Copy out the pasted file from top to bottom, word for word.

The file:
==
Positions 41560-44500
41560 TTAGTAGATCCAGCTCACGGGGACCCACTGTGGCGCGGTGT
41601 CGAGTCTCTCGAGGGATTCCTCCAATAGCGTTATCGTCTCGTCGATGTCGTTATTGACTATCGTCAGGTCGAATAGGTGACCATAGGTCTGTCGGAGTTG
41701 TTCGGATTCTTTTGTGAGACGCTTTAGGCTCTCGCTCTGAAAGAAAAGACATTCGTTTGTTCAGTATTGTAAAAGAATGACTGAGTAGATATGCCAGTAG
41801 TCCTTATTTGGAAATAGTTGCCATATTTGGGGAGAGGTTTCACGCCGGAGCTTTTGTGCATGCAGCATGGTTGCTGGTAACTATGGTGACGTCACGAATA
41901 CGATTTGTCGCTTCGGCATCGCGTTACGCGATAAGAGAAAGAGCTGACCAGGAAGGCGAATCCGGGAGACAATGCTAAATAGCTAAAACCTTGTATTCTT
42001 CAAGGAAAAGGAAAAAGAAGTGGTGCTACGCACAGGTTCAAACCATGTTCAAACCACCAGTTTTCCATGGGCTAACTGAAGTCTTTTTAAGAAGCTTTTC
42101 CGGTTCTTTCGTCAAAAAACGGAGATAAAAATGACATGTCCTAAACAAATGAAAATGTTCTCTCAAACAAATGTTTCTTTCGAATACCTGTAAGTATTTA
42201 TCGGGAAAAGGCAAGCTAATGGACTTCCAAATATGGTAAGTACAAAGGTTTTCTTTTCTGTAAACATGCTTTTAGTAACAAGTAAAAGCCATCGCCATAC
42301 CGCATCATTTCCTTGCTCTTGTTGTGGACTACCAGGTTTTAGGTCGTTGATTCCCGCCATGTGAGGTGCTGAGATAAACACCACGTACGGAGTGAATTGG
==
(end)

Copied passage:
Positions 41560-44500
41560 TTAGTAGATCCAGCTCACGGGGACCCACTGTGGCGCGGTGT
41601 CGAGTCTCTCGAGGGATTCCTCCAATAGCGTTATCGTCTCGTCGATGTCGTTATTGACTATCGTCAGGTCGAATAGGTGACCATAGGTCTGTCGGAGTTG
41701 TTCGGATTCTTTTGTGAGACGCTTTAGGCTCTCGCTCTGAAAGAAAAGACATTCGTTTGTTCAGTATTGTAAAAGAATGACTGAGTAGATATGCCAGTAG
41801 TCCTTATTTGGAAATAGTTGCCATATTTGGGGAGAGGTTTCACGCCGGAGCTTTTGTGCATGCAGCATGGTTGCTGGTAACTATGGTGACGTCACGAATA
41901 CGATTTGTCGCTTCGGCATCGCGTTACGCGATAAGAGAAAGAGCTGACCAGGAAGGCGAATCCGGGAGACAATGCTAAATAGCTAAAACCTTGTATTCTT
42001 CAAGGAAAAGGAAAAAGAAGTGGTGCTACGCACAGGTTCAAACCATGTTCAAACCACCAGTTTTCCATGGGCTAACTGAAGTCTTTTTAAGAAGCTTTTC
42101 CGGTTCTTTCGTCAAAAAACGGAGATAAAAATGACATGTCCTAAACAAATGAAAATGTTCTCTCAAACAAATGTTTCTTTCGAATACCTGTAAGTATTTA
42201 TCGGGAAAAGGCAAGCTAATGGACTTCCAAATATGGTAAGTACAAAGGTTTTCTTTTCTGTAAACATGCTTTTAGTAACAAGTAAAAGCCATCGCCATAC
42301 CGCATCATTTCCTTGCTCTTGTTGTGGACTACCAGGTTTTAGGTCGTTGATTCCCGCCATGTGAGGTGCTGAGATAAACACCACGTACGGAGTGAATTGG